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The Infinite Canvas: Really Big eBooks & What We Might Put in ’Em

More than just a super-sized sheet of digital paper, touchscreen displays invite new kinds of content & reading experiences Next week I’m speaking at the Books in Browsers conference on “the infinite canvas”. When I started chewing on this topic, my thoughts centered on a very literal vision: a super-ginormous sheet for authors to compose on. And while I think there’s some great creative territory to explore in this notion of space spanning endlessly up, down, left, and right, I also think there are a bunch of other ways to define what an infinite canvas is. Not simply a huge piece of virtual paper, but instead an elastic space that does things no print surface could do, no matter how big it is. So, herewith, a quick stab at some non-literal takes on the topic. My version, if you will, of Six Different Ways of Thinking About the Infinite Canvas. Continuously ... Read More

A Look at Links: Help or Hindrance to eBook Readers?

A skeptic's argument against indiscriminate, “lazy linking” Hyperlinks often get marquee billing as one of ebooks’ main advantages over print: an easy way to expand the scope and depth of any document, enriching it—and its readers—with targeted additions. I’ve participated in plenty of ebook development projects in which links are regarded as a kind of bare minimum, enhancement no-brainer. But do hyperlinks always help? Does their presence ever hurt the reading experience? No and sometimes. Let me take a crack at breaking down the downside of linking and review a few alternatives. Defensive Linking Some links read, to me at least, like a kind of defensive gesture on the part of the writer. As proof that he really knows what he’s talking about and is ready to share notes and research to bolster the authority his writing aspires to. But consider how distracting a link-laden sentence like ... Read More

iPad Audit: What My iPad Use Says About the Fire’s Future

Last Wednesday's Kindle Fire unveiling sparked one big question for me: how exactly do I use my iPad? Who knows for sure how the Kindle Fire will do? It's crazy how confident some folks are about who it will kill, maim—or catapult to corporate dominance. The dang thing hasn't even been touched yet by more than its birth parents and a close relative or two. (Me, I got a finger or two on it at last Wednesday's press conference. I can't add anything concrete to what you've probably already read.) But what I can do is offer one man's report, a year and a half in, on how I use my iPad. My goal? Compare and contrast the iPad's talents with what we know the Fire will deliver. From there, maybe there's a conclusion or two to be drawn about how this new tablet matches up against its two main competitors: ... Read More

Pictures & Prose: Making ’Em Work Together

A novel that uses words & illustrations to tell its story offers lessons on integrating media What’s the best way to combine text and pictures?  Most designers—print or digital—try to artfully position both on the same page. Brian Selznick, author and illustrator of The Invention of Hugo Cabret uses a deceptively simple alternative: he devotes an entire spread (that is, two pages side by side) to each of the hundreds of illustrations in this charming and inventive story of a boy living alone in a train station. So it’s: page of text, page of text, drawing spread, page of text, and so on. Now that might sound like a lousy idea, one that could easily impose a page flipping burden on the reader as she flips between pages to see the drawings or, worse, skips right over them. You see this happen all the time in computer books (sorry, O’Reilly!). The ... Read More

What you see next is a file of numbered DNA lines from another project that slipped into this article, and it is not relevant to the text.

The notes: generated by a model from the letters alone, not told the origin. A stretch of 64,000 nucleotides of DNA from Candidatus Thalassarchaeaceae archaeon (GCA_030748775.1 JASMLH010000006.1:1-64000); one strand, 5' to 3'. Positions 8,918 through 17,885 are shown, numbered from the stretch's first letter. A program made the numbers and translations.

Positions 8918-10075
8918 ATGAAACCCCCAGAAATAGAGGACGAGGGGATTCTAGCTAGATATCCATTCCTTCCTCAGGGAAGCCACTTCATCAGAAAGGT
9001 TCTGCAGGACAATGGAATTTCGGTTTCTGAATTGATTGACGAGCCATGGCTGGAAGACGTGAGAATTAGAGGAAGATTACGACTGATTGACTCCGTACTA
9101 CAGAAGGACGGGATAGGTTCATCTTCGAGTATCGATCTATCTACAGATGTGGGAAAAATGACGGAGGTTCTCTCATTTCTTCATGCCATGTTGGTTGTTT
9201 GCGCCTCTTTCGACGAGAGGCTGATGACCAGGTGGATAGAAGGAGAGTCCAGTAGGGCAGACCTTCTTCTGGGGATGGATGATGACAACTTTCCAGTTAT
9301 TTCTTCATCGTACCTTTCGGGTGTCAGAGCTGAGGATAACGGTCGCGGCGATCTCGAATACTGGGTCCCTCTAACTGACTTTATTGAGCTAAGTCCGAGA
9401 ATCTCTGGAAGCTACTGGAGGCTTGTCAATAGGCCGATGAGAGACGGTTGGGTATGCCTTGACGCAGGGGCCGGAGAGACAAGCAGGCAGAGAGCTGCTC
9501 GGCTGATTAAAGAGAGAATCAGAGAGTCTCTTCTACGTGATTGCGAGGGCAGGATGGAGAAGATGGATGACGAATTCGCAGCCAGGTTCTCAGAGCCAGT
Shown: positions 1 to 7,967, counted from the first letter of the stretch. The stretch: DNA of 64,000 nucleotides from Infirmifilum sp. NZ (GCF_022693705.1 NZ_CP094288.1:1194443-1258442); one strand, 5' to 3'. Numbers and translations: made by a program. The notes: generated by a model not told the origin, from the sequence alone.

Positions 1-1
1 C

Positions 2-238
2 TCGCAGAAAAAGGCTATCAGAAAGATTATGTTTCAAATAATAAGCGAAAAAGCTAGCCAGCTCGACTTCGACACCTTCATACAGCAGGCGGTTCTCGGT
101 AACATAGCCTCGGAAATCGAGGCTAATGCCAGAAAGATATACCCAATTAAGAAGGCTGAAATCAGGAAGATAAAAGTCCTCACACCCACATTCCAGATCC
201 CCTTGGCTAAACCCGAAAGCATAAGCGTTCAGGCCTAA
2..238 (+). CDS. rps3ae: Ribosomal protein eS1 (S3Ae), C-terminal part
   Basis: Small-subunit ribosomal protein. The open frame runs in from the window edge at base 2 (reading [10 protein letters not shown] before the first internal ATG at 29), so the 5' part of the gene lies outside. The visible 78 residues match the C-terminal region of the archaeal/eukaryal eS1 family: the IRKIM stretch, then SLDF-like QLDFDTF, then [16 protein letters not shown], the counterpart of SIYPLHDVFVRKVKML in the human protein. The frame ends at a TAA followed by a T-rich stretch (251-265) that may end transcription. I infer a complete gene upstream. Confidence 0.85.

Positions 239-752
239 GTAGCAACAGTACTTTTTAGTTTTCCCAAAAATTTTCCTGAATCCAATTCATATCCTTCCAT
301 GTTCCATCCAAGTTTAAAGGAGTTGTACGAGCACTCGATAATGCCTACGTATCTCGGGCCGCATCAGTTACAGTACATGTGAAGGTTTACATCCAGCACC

Redmond on Reading: Digital Book Design Ideas from Windows 8

Innovative ideas for digital book designers from Microsoft’s “Metro” touchscreen interface Microsoft deserves most of the design criticism it gets. But let’s give them credit when they move in the right direction. What they’ve previewed in Windows 8—especially the Metro touchscreen interface—is really lovely. It’s humane, efficient, and innovative. In fact, I think there’s plenty in it for digital book designers to think about emulating. I whipped out my notepad while watching one of their Build presentations—“8 traits of great Metro style apps”—and jotted down some key takeaways. (Also included are approximate timestamps so you don’t have to sit through the whole 90 minutes.) The best part? Whether or not Microsoft actually ships something that matches their demo, you can benefit from the great thinking they’ve done. Tablet Users’ Posture and Hand Position (16:31) Microsoft did loads of research, hoping to identify how tablet users sat and where they placed their hands ... Read More